In times of crisis Project Kesher acts

Shira Pruce never imagined Project Kesher would become a humanitarian relief organization. Which is what she—the organization’s director of development and communications—told me they’ve essentially turned into since Russian President Vladimir Putin invaded Ukraine on February 24. As an organization with deep roots in Eastern Europe for over 30 years they had no choice but to adapt and act.

Project Kesher is an independent, feminist, and pluralist nonprofit organization forging Jewish community and connection for women living in post-Communist societies in Russia, Ukraine, Belarus, Moldova, Georgia, and for those who have made aliyah (from any of these countries) to Israel. While the organization is based in New York, they support the work of independent branches currently operating in Russia, Ukraine, Belarus, and Israel.

Project Kesher began in 1989, when Illinois-based social worker Sallie Gratch met Svetlana Yakimenko, a teacher hailing from Moscow. Under the Soviet Union it was forbidden to practice Judaism and many took great risks to do so in secret. Gratch and Yakimenko sought to revitalize Jewish life by reintroducing Jewish tradition. They travelled to Russia and Ukraine, taking with them, as Pruce noted, “what we might think of as the simplest Jewish concepts and Jewish materials, like a Torah.”  

Though they weren’t the only organization spearheading an effort to revive Jewish life, they offered something orthodox teachings, for example, did not: a methodology that empowered women by showing them they could have a prominent role in Jewish life outside of the proverbial kitchen. They could be leaders in their community, in civic engagement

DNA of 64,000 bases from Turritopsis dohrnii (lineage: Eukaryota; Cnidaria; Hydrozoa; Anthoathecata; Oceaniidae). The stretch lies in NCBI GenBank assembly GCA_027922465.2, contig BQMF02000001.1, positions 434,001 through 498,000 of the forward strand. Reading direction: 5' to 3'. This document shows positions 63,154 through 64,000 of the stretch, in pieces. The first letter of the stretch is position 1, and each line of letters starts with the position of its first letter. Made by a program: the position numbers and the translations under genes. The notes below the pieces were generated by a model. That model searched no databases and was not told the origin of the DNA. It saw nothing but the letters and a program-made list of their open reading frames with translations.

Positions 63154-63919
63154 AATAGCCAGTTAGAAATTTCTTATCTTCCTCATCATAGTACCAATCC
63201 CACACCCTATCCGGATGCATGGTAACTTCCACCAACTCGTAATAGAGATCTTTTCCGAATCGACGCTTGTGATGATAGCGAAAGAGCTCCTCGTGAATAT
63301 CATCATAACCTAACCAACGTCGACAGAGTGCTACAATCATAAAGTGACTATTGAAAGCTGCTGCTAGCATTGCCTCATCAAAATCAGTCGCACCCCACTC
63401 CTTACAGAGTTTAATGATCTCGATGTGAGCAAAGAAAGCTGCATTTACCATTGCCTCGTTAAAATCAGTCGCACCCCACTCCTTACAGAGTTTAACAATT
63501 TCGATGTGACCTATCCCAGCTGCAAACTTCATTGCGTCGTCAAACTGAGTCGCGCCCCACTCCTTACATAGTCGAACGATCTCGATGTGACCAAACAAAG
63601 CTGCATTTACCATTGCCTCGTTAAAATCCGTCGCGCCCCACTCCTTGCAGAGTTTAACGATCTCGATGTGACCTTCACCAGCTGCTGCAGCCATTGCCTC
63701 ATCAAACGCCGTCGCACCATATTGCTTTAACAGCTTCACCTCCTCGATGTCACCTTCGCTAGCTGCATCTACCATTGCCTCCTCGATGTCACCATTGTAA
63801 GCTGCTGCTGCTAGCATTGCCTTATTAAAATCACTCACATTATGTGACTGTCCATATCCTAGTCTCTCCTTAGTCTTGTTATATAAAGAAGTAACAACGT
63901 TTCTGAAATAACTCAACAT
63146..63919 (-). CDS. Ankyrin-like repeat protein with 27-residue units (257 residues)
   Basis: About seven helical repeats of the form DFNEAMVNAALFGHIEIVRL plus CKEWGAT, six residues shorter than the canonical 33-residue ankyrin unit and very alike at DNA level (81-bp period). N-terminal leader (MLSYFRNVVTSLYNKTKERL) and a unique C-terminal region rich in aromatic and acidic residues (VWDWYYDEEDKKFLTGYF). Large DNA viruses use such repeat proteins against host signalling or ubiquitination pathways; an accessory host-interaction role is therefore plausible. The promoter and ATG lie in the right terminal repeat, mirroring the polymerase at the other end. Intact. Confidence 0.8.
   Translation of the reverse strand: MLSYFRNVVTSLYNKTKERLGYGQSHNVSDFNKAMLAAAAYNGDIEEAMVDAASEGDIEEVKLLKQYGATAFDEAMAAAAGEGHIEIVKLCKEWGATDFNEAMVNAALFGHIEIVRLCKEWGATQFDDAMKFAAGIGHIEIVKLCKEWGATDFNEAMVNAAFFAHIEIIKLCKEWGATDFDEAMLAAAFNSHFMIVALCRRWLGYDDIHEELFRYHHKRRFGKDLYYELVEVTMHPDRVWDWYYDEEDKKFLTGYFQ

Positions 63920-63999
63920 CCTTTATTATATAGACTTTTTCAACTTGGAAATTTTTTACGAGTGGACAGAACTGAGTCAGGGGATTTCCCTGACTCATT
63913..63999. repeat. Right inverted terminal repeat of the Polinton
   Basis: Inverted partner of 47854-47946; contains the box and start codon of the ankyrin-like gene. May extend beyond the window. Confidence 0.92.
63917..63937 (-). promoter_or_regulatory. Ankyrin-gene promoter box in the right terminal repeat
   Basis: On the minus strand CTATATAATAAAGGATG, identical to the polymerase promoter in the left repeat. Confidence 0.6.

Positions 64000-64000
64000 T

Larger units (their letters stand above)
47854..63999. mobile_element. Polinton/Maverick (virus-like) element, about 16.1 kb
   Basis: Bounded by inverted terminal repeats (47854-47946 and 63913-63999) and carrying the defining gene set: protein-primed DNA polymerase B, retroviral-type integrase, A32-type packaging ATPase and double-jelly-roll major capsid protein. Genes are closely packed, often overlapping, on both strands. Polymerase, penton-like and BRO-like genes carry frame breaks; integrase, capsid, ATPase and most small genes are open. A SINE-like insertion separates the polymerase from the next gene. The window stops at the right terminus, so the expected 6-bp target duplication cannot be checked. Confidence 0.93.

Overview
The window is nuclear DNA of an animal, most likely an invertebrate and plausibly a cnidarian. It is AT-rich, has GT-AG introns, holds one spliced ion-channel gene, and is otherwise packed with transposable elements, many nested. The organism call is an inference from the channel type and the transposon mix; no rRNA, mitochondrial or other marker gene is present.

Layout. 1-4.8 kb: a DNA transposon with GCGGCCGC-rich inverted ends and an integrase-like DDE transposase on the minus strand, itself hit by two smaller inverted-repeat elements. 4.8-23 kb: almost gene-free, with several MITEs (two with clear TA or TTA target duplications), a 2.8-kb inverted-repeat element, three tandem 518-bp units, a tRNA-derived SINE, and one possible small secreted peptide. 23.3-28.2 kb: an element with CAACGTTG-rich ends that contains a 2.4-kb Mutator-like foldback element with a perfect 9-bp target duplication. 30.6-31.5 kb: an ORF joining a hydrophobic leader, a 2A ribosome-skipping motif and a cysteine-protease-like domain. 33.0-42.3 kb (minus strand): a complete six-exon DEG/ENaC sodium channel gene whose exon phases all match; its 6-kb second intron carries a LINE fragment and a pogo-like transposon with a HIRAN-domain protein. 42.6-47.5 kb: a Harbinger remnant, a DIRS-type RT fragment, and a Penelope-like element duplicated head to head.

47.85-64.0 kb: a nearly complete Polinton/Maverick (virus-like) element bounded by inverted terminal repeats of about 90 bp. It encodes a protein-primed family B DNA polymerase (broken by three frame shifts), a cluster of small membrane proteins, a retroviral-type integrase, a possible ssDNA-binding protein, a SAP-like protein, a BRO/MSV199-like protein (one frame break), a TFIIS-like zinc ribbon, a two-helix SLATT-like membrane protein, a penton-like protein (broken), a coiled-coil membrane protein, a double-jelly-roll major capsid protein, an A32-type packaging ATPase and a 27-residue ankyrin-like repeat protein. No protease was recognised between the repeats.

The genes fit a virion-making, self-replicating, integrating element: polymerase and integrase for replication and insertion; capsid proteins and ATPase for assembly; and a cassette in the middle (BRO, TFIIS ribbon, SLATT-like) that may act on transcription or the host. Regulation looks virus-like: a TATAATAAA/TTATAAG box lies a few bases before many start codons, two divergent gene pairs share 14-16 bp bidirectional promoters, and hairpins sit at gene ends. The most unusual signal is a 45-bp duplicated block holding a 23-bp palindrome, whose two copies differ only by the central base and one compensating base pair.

From then on they’ve continued to fulfill their mandate by running programs like Global Bat Mitzvah and by helping fund and support grassroots organizations that, “develop leadership to advocate for Jewish identity and renewal, economic self-sufficiency, and women’s health.”  

Prior to the war, Project Kesher Ukraine’s activists “donated nearly 100,000 hours per year” in promoting religious (including interfaith) and racial equality, women’s rights in economic and health sectors, and justice for victims of domestic violence and human trafficking. They worked tirelessly, just as all the other branches do, to prevent these acts of injustice from occurring in the first place.

When I spoke with Pruce, Ukraine had been under siege for eight weeks. In the following conversation she expands on Project Kesher’s pre-war endeavours, revealing the steps they took to help Ukrainians on the ground when war broke out, and what it has been like since. 


Who are the Project Kesher trained activists that get everyone invigorated and how do they build community and connection?  

Project Kesher is a women’s organization and we’re pluralists. We don’t exclude anyone. We work with every organization and every Jewish denomination. So I think that’s a big part of how the women who are trained with Project Kesher learn leadership skills and get experience in community organizing. But there’s also the women’s empowerment and Jewish pluralist angle that attracts new people all the time. 

It makes it easy in a way because it is open to everyone. 

It’s low-barrier access to Jewish life and to a supportive community. One friend would just bring another friend, then another friend. That’s how we’ve grown in the past. And that’s how we’re still growing. Right now, with the war in Ukraine, we’re providing cash grants to those in need, because cash is actually the most important resource we can give in humanitarian crises, like the one we’re seeing now. And we’re not giving cash grants only to Jewish women or only to people we know. Project Kesher is a trusted name for people who need help—regardless of their religion, gender and other orientation—if they’re Ukrainian and in a bad situation.  

Can you tell me more about the other branches and how you all operate in relation to one another?